“My Jesus”

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Part 3 of “Jacob’s Ladder at Almost 75”

“Sinner, do you love my Jesus?”

The day I met Tony Lewis, “my Jesus” fell off the ladder.

Ladder-5The Jesus of my childhood was white. He was kind and loving, having descended from heaven, like the angels on the ladder between heaven and earth.  My Jesus had made me a soldier of the cross whose job it was to stay on the ladder to heaven and carry others with me.

Until the day I met Tony, I had no idea my faith in the descended Jesus also was condescending, the creation of white privilege.

The day my love for “my Jesus” died was the day my church’s junior-high youth group from Marple Presbyterian Church spent helping move furniture at the Green Street Settlement House in Philadelphia.

Opal Street

North Philadelphia street scene

Green Street was the ghetto. We had gone there from our middle-class suburb of Broomall, the home of all things white and Christian, to help those less fortunate than ourselves. We had no knowledge that our Minister and the Minister of the Berean Presbyterian Church on Green Street had conspired to join together the white Marple and the black Berean church youth groups with the excuse of “helping” move the Green Street Settlement House furniture down the street to its newly purchased location.

That was the day I met Tony, whose Jesus was not a suburban white guy with blue eyes and blond hair taking me up the ladder to a white heaven.

Jesus 20140228-091217

Tony’s Jesus had descended from God the Father and had made him a “soldier of the cross” — but the Jesus Tony loved was neither white nor condescending.

“Sinner,” he seemed to ask without an once of hubris, “do you love my Jesus?”

I became conscious of sin.

  • Gordon C. Stewart, Chaska, MN, August 7, 2017.

 

 

 

 

 

America’s Original Sin?

Jim Wallace’s new book America’s Original Sin: Race and White Privilege & the Bridge to New America takes a hard look at the origins of the Euro-transplant nation that supplanted America’s indigenous people. Jim Wallace argues that the United States was born of White Privilege. It is the nation’s original sin: it’s America’s first and enduring sin.

It seems no matter how much things progress, or seem to progress, the original sin is always crouching at our door, as the Genesis story of Cain and Abel puts it. “Sin is crouching at your door, and you must master it”.

But is the issue race? Or is it class? Or something else, a fatal flaw in the human psyche and the social psyche? Are racism and White Privilege what they seem, or are they manifestations of something more basic?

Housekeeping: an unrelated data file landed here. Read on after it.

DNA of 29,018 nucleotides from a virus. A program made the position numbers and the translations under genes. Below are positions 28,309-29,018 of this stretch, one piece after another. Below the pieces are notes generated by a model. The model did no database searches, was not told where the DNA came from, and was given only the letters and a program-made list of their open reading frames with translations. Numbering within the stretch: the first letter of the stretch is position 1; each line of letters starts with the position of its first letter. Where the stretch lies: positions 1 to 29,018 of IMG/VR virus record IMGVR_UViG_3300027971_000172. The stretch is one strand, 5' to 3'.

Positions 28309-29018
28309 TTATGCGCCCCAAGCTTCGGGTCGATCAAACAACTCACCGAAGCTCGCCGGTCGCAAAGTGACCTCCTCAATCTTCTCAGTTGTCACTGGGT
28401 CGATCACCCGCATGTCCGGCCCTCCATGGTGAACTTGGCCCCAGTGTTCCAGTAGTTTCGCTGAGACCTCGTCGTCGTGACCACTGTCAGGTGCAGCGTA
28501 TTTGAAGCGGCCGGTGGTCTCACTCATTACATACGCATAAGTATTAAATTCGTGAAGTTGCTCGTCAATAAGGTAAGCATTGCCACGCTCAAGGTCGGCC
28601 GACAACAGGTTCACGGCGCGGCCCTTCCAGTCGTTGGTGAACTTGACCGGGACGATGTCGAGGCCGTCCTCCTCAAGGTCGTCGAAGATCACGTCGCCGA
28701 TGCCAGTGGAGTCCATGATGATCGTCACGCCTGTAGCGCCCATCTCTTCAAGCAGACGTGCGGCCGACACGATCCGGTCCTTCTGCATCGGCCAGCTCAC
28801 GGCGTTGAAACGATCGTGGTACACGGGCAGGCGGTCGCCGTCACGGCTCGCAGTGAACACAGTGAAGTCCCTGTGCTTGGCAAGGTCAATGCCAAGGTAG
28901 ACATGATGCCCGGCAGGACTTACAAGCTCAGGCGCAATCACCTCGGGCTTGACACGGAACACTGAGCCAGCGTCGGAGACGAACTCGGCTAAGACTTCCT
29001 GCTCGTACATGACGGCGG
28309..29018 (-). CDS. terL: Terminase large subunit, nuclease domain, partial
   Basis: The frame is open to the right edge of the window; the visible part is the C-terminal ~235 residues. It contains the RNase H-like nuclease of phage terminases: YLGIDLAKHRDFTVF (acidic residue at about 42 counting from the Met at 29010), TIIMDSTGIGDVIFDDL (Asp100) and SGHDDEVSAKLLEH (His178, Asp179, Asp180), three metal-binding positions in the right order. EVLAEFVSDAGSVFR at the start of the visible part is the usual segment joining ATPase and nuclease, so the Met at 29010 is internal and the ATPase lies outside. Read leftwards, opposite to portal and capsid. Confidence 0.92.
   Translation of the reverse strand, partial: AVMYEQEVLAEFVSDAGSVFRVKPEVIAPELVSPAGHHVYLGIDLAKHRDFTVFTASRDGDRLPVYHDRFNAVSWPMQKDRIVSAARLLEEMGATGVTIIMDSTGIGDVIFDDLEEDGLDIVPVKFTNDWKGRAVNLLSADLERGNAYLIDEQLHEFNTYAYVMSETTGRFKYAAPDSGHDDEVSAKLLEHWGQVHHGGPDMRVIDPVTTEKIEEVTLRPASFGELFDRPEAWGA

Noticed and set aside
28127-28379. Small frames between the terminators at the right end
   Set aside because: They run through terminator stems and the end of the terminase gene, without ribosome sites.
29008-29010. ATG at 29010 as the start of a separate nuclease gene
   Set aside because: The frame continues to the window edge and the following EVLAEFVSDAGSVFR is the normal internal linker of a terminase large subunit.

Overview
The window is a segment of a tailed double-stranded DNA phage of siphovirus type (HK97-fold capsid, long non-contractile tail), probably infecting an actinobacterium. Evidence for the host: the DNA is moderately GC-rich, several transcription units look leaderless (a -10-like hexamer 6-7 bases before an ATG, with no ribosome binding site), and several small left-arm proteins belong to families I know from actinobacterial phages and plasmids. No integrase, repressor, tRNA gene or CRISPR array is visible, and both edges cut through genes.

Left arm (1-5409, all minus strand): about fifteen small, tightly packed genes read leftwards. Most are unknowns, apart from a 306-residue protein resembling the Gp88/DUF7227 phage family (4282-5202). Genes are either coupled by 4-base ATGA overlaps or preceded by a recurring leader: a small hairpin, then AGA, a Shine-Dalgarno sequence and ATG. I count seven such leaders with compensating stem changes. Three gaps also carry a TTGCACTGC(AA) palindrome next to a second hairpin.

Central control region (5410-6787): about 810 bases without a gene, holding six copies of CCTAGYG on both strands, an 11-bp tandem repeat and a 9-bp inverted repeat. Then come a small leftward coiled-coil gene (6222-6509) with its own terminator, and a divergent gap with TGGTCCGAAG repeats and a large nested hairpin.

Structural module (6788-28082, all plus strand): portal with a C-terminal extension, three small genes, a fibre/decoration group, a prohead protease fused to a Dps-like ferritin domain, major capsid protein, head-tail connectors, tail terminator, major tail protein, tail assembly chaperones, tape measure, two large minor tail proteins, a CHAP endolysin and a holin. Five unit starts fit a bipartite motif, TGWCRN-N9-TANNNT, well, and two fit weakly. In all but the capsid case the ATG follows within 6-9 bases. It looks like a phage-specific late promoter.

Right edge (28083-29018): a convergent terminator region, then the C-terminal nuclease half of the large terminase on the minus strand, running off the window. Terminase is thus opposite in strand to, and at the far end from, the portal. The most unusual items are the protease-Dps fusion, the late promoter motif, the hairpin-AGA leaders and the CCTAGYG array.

“There is only one sin, said Kosuke Koyama, and it is exceptionalism.” Born in Tokyo in 1929, Koyama saw in the Japanese Empire the myth of exceptionalism. To his great sorrow, he saw the same myth in the United States, the second home where he finished a distinguished career as John D. Rockefeller, Jr. Professor of World Christiankosuke-koyama-2ity at Union Theological Seminary in the City of New York.

Beneath White Privilege lies the election doctrine that arrived on these shores with America’s European settlers. Their theology was wrapped around the belief that the true believers, the elect, were exceptional to the rest of humankind. The result was genocide against America’s indigenous peoples followed shortly by the institution of chattel slavery, both the racial sins of White Privilege of which Jim Wallis writes.

In the larger scheme of things in 2016, one can argue convincingly that exceptionalism has been a primary contributor to climate change. The sin of exceptionalism is the illusion that we, the human species, are superior to nature. In  honor of Koyama: Could it be that there is only one sin: exceptionalism?

I wish Jim and Ko could have spent time with each other. It would have been so enlightening to have sat in not their conversations.

  • Gordon C. Stewart, Chaska, MN, January 25, 2016.

White Privilege (with a Twist)

In the year that brought us “Hands up!” and “die-ins” that drew national attention once again to race in America, the SALT Project produced this video.

Thanks to Matthew and Elizabeth Myer Boulton and the SALT Project for permission to blog their commentary. Click HERE for the SALT Project website. Matthew is President of Christian Theological Seminary in Indianapolis. Liz, like Matthew, is an ordained minister of the Church of Christ (Disciples) and leading light of the SALT Project.